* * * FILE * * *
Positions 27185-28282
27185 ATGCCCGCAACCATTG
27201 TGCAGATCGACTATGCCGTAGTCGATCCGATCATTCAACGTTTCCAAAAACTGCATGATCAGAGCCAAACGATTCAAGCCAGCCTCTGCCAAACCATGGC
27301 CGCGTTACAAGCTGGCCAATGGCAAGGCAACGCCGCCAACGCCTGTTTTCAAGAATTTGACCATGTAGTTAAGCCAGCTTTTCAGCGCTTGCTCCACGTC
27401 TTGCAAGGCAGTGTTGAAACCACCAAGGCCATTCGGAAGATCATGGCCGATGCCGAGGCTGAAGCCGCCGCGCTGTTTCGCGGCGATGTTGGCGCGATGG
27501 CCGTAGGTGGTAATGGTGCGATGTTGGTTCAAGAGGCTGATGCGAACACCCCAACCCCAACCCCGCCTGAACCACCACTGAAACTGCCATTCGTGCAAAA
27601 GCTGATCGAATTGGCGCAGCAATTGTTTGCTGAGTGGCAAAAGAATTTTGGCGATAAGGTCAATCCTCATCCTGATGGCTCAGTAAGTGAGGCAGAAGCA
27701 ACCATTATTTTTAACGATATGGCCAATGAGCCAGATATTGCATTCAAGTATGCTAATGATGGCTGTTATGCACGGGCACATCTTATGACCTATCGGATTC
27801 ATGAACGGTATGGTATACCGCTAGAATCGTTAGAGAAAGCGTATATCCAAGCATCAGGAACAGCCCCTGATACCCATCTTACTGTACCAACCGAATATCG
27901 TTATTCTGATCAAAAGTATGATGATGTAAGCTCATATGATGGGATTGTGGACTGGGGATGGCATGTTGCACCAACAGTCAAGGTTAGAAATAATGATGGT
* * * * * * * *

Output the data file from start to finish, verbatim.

Positions 27185-28282
27185 ATGCCCGCAACCATTG
27201 TGCAGATCGACTATGCCGTAGTCGATCCGATCATTCAACGTTTCCAAAAACTGCATGATCAGAGCCAAACGATTCAAGCCAGCCTCTGCCAAACCATGGC
27301 CGCGTTACAAGCTGGCCAATGGCAAGGCAACGCCGCCAACGCCTGTTTTCAAGAATTTGACCATGTAGTTAAGCCAGCTTTTCAGCGCTTGCTCCACGTC
27401 TTGCAAGGCAGTGTTGAAACCACCAAGGCCATTCGGAAGATCATGGCCGATGCCGAGGCTGAAGCCGCCGCGCTGTTTCGCGGCGATGTTGGCGCGATGG
27501 CCGTAGGTGGTAATGGTGCGATGTTGGTTCAAGAGGCTGATGCGAACACCCCAACCCCAACCCCGCCTGAACCACCACTGAAACTGCCATTCGTGCAAAA
27601 GCTGATCGAATTGGCGCAGCAATTGTTTGCTGAGTGGCAAAAGAATTTTGGCGATAAGGTCAATCCTCATCCTGATGGCTCAGTAAGTGAGGCAGAAGCA
27701 ACCATTATTTTTAACGATATGGCCAATGAGCCAGATATTGCATTCAAGTATGCTAATGATGGCTGTTATGCACGGGCACATCTTATGACCTATCGGATTC
27801 ATGAACGGTATGGTATACCGCTAGAATCGTTAGAGAAAGCGTATATCCAAGCATCAGGAACAGCCCCTGATACCCATCTTACTGTACCAACCGAATATCG
27901 TTATTCTGATCAAAAGTATGATGATGTAAGCTCATATGATGGGATTGTGGACTGGGGATGGCATGTTGCACCAACAGTCAAGGTTAGAAATAATGATGGT